This is the January 1971 issue of National Geographic magazine. It contains an article on the Lower Keys at the southern end of Florida.
The author defines the Lower Keys as all the islands that are located south and west of Key Largo, which he described as “too close to the mainland”. The term Lower Keys is typically used in the Keys themselves to describe roughly one-third of the islands from the Seven Mile Bridge to Key West.
The article is an overview about life in the Keys. There are several mentions of tourist attractions, though to be honest, the entire string of islands that make up the Keys could be legitimately considered one giant attraction. They are unique in so many ways and many of the islands are quite distinct from each other.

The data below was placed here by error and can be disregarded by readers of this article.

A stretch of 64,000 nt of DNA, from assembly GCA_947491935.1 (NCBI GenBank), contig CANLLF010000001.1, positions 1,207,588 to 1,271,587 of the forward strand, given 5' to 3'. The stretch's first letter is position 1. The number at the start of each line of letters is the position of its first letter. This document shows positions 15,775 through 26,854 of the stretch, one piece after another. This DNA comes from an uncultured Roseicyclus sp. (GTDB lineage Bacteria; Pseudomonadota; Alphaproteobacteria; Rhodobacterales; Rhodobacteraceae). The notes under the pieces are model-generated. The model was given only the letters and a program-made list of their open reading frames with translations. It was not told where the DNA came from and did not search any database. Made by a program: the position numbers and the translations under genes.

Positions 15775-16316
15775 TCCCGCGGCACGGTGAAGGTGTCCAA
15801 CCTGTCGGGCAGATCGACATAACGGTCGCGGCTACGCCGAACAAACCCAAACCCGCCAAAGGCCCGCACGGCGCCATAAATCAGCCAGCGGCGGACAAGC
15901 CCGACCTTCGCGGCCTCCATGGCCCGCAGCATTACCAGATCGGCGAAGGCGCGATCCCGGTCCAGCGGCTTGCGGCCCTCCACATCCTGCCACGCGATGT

Attractions covered in the article include John Pennekamp Coral Reef State Park, Santini’s Porpoise Training School, the National Key Deer Refuge, the house museums for John Audubon & Ernest Hemingway and lying (arguably) just outside the Keys: Fort Jefferson in the Dry Tortugas National Park.